The Pro Football Hall of Fame selection committee voted Jan. 19 on which five Modern-Era finalists will join the Hall's Class of 2021, but the results have yet to be announced. As we — impatiently — wait to learn who will be inducted into Canton this fall, we're taking a look at some of the most important numbers that suggest why John Lynch and Peyton Manning belong in the Hall of Fame.
We continue with Manning, who is a finalist for the first year and is widely expected to be among this year's class of enshrinees.
Manning earned an NFL-record five MVP awards during his career. He is part of an elite group of athletes that have won at least five MVPs including Bill Russell, Michael Jordan, Gordie Howe, Wayne Gretzky and Kareem Abdul-Jabbar. Barry Bonds won seven National League MVP awards, but baseball does not recognize a league-wide MVP.
Manning's 539 career touchdown passes were the most in NFL history at the time of his retirement, as were his 71,940 passing yards. He posted 140 touchdowns and 17,112 passing yards in just four seasons in Denver. He holds the Broncos' single-season record for most passing yards and ranks second in franchise history in career passing yards, completions and touchdown passes. Manning also ranks first in franchise history in completion percentage. Tom Brady and Drew Brees have since surpassed his career totals.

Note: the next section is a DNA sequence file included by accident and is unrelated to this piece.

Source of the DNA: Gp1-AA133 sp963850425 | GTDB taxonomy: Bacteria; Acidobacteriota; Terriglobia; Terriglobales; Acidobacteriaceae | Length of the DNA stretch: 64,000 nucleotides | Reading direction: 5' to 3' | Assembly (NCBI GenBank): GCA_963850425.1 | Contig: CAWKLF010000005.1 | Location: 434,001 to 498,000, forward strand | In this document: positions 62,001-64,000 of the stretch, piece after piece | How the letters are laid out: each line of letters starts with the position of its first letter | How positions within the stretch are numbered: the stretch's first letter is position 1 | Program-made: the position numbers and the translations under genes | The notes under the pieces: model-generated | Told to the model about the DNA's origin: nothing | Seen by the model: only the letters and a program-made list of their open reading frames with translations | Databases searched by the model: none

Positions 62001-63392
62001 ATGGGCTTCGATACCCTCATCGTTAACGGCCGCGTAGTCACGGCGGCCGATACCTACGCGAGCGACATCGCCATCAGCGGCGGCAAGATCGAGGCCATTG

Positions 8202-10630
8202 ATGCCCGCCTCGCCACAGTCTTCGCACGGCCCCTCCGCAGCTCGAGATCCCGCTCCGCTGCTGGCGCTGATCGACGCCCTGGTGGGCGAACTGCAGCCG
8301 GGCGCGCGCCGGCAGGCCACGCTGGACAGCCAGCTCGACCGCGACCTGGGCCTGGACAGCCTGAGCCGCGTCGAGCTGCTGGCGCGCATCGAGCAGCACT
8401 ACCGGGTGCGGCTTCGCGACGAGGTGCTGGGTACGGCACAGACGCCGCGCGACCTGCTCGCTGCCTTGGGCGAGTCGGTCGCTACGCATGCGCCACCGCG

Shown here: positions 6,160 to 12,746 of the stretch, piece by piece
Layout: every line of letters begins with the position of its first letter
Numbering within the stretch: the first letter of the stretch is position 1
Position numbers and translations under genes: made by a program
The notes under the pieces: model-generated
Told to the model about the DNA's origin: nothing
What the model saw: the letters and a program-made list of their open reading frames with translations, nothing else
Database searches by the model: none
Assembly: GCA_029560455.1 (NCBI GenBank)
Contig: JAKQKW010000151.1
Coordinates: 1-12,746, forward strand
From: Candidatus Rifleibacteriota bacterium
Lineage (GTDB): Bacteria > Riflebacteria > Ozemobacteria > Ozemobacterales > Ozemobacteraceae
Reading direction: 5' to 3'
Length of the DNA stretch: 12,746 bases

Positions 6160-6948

Manning's MVP season in 2013 was highlighted by an NFL-record 55 touchdown passes that season. Manning first broke Dan Marino's long-standing record in 2004 in Indianapolis and then reclaimed the record from Brady in 2013. Manning threw for an NFL record 5,477 yards during his final MVP campaign.
Manning's 200 combined regular-season and playoff wins also ranked first in NFL history at the time of his retirement. Manning won 50 total games during his four-year stint.
Manning earned 14 Pro Bowl nods during his 18-year career, which is tied with Brady for the highest total in NFL history.
Manning earned seven first-team All-Pro nods, including two in Denver. Only Otto Graham has equaled that number of first-team selections at the quarterback position.
Manning played 18 seasons in the NFL, including his final four with the Broncos. He was named the Comeback Player of the Year in 2012 and led the Broncos to playoff appearances in all four of his seasons in Denver. His .789 winning percentage is the highest for a Broncos quarterback with at least 25 starts.
Manning is the only quarterback in NFL history to lead two separate franchises to Super Bowl titles. He won Super Bowl XLI with the Colts before guiding the Broncos to a Super Bowl 50 title. He made another appearance with each of the teams, as well. Manning could soon share this honor, as Brady could become the second quarterback to accomplish the feat this season.
Manning is one of 10 quarterbacks named to the NFL 100, which was designed to celebrate the best players in NFL history. Manning joins Brady, Sammy Baugh, John Elway, Brett Favre, Otto Graham, Dan Marino, Joe Montana, Roger Staubach and Johnny Unitas on the team.
Manning would be just the third first-ballot Hall of Famer in Broncos history, joining Elway and Champ Bailey.